About this release

This quarterly release by Public Health Scotland (PHS) relates to the number of ongoing waits for one of eight key diagnostic tests at 30 June 2023 and the lengths of wait experienced. The eight key diagnostic tests are upper endoscopy, lower endoscopy (excl. colonoscopy), colonoscopy, cystoscopy, CT scan, MRI scan, barium studies and non-obstetric ultrasound. Please note that individual patients are counted more than once if they are waiting for more than one diagnostic test, so the national statistics shown here and in previous publications do not reflect the actual number of individuals involved. The terminology has therefore been updated to prevent misinterpretation of statistics. Please refer to the full report for further detail.

Main points

Image caption Trend in the waiting list size and percentage of waits ongoing for six weeks or less at month-end, by test, NHSScotland, 30 March 2019 to 30 June 2023

At 30 June 2023:

  • The total waiting list size (the number of ongoing waits) for the eight key tests combined was 152,606. This figure remains much higher than prior to when the COVID-19 pandemic began to impact service provision in March 2020. For instance, at the end of February 2020 there were 88,301 ongoing waits.
  • The list size grew slightly, with an extra 39 waits compared to the position at the end of March. This was largely a consequence of increases in the number of ongoing waits for an upper endoscopy (+882), lower endoscopy (+349) and non-obstetric ultrasound (+1,347) offset by decreases in the number of waits for MRI (-1,510) and CT (-982).
  • Of these, 50% had not exceeded the six-week standard. However, there was variation across tests, with 25% of waits for a lower endoscopy ongoing for six weeks or less compared to 82% for a barium study.
  • The number of waits that had been ongoing for over 26 weeks increased from 13,670 at the end of March to 14,552 (+6%). Nevertheless, there was a reduction in the number of waits that were ongoing over 52 weeks, reducing from 3,773 to 3,624 (-4%).
  • Radiology tests account for the most waits 26-52 weeks (57%) while endoscopy tests account for the most waits over 52 weeks (97%). However, there is variation between tests. For example, the number of waits for a non-obstetric ultrasound test that had been ongoing over 26 weeks increased by 21% (+779) while those for a CT test increased only slightly by 1% (+9). Similarly, the number of ongoing waits for an upper endoscopy that had been ongoing over 52 weeks increased by 14% (+105), while those for a colonoscopy decreased by 12% (-207).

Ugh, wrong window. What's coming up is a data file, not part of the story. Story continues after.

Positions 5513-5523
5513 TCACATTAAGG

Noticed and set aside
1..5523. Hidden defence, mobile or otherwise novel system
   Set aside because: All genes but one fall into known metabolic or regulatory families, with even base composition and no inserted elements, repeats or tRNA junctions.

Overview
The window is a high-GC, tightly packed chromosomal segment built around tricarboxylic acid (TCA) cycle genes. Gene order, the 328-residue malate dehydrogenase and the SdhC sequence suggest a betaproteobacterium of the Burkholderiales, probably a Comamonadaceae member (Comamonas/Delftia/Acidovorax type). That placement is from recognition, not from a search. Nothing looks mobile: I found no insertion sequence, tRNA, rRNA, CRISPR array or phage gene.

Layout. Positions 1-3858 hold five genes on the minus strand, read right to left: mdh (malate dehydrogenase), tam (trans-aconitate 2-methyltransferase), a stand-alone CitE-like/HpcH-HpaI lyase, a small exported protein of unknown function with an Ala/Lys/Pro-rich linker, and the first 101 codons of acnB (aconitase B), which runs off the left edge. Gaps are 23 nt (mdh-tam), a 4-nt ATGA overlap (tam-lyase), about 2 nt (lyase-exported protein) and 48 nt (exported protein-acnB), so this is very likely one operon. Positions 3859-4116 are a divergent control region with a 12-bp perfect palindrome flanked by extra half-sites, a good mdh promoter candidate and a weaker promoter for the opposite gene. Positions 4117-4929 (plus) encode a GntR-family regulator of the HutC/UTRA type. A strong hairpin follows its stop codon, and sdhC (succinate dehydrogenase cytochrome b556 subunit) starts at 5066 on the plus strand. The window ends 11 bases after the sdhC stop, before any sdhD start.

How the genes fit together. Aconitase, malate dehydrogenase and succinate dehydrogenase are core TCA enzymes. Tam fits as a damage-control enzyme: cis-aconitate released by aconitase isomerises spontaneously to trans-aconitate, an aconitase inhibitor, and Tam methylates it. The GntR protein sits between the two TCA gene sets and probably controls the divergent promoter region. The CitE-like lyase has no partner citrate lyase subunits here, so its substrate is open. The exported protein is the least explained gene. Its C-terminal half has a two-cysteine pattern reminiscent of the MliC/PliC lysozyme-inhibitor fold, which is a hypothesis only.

These statistics continue to be impacted by COVID-19 (Coronavirus) pandemic.

Further background information on NHS Scotland Waiting Times, including diagnostics, can be found in CEL 33 (2012).

Further information

For more information see the Waiting Times section of our website. PHS have developed an animation, with further explanations of how waiting times are calculated. A more detailed report can be accessed via the following link: Diagnostic Tests and Investigations.

Open data from this publication is available from the Scottish Health and Social Care Open Data Platform 

The next release of this publication will be 28 November 2023.

NHS Performs

A selection of information from this publication is included in NHS Performs. NHS Performs is a website that brings together a range of information on how hospitals and NHS Boards within NHSScotland are performing.

General enquiries

If you have an enquiry relating to this publication, please contact Maïana Sanjuan at phs.waitingtimes@phs.scot.

Media enquiries

If you have a media enquiry relating to this publication, please contact the Communications and Engagement team.

Requesting other formats and reporting issues

If you require publications or documents in other formats, please email phs.otherformats@phs.scot.

To report any issues with a publication, please email phs.generalpublications@phs.scot.

Older versions of this publication

Versions of this publication released before 16 March 2020 may be found on the Data and Intelligence, Health Protection Scotland or Improving Health websites.

Last updated: 21 March 2024
Was this page helpful?